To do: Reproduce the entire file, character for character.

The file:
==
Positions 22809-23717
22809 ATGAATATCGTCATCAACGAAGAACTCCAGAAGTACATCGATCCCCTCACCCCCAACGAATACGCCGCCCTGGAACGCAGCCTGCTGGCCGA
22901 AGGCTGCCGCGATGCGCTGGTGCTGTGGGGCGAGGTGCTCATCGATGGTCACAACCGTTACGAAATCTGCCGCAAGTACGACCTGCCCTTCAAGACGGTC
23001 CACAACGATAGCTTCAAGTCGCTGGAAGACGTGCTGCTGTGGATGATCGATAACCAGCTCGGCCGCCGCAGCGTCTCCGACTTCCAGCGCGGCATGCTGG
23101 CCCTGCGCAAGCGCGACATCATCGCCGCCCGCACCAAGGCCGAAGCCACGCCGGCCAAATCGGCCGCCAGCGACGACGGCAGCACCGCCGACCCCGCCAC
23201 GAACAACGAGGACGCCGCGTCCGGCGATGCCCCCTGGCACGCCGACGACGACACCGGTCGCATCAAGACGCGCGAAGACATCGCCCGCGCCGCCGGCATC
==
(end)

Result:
Positions 22809-23717
22809 ATGAATATCGTCATCAACGAAGAACTCCAGAAGTACATCGATCCCCTCACCCCCAACGAATACGCCGCCCTGGAACGCAGCCTGCTGGCCGA
22901 AGGCTGCCGCGATGCGCTGGTGCTGTGGGGCGAGGTGCTCATCGATGGTCACAACCGTTACGAAATCTGCCGCAAGTACGACCTGCCCTTCAAGACGGTC
23001 CACAACGATAGCTTCAAGTCGCTGGAAGACGTGCTGCTGTGGATGATCGATAACCAGCTCGGCCGCCGCAGCGTCTCCGACTTCCAGCGCGGCATGCTGG
23101 CCCTGCGCAAGCGCGACATCATCGCCGCCCGCACCAAGGCCGAAGCCACGCCGGCCAAATCGGCCGCCAGCGACGACGGCAGCACCGCCGACCCCGCCAC
23201 GAACAACGAGGACGCCGCGTCCGGCGATGCCCCCTGGCACGCCGACGACGACACCGGTCGCATCAAGACGCGCGAAGACATCGCCCGCGCCGCCGGCATC